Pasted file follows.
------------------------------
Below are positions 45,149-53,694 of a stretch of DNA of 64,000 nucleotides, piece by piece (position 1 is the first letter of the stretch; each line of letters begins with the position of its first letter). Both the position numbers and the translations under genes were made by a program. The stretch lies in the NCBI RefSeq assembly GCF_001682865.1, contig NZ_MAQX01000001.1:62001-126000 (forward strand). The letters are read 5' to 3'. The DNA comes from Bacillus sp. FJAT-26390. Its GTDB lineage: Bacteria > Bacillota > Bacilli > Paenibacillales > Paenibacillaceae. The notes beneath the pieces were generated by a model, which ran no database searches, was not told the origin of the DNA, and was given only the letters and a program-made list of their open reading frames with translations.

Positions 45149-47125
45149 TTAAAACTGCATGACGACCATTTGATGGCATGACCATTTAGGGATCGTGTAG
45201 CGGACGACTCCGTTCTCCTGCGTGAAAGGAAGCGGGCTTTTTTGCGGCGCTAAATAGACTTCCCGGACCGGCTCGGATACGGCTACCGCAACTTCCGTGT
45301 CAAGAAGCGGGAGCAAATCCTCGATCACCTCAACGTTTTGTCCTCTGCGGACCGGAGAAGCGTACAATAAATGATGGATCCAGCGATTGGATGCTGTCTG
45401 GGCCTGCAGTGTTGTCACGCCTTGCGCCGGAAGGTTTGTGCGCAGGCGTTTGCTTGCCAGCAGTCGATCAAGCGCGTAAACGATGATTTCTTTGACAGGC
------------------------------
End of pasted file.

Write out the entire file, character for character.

Below are positions 45,149-53,694 of a stretch of DNA of 64,000 nucleotides, piece by piece (position 1 is the first letter of the stretch; each line of letters begins with the position of its first letter). Both the position numbers and the translations under genes were made by a program. The stretch lies in the NCBI RefSeq assembly GCF_001682865.1, contig NZ_MAQX01000001.1:62001-126000 (forward strand). The letters are read 5' to 3'. The DNA comes from Bacillus sp. FJAT-26390. Its GTDB lineage: Bacteria > Bacillota > Bacilli > Paenibacillales > Paenibacillaceae. The notes beneath the pieces were generated by a model, which ran no database searches, was not told the origin of the DNA, and was given only the letters and a program-made list of their open reading frames with translations.

Positions 45149-47125
45149 TTAAAACTGCATGACGACCATTTGATGGCATGACCATTTAGGGATCGTGTAG
45201 CGGACGACTCCGTTCTCCTGCGTGAAAGGAAGCGGGCTTTTTTGCGGCGCTAAATAGACTTCCCGGACCGGCTCGGATACGGCTACCGCAACTTCCGTGT
45301 CAAGAAGCGGGAGCAAATCCTCGATCACCTCAACGTTTTGTCCTCTGCGGACCGGAGAAGCGTACAATAAATGATGGATCCAGCGATTGGATGCTGTCTG
45401 GGCCTGCAGTGTTGTCACGCCTTGCGCCGGAAGGTTTGTGCGCAGGCGTTTGCTTGCCAGCAGTCGATCAAGCGCGTAAACGATGATTTCTTTGACAGGC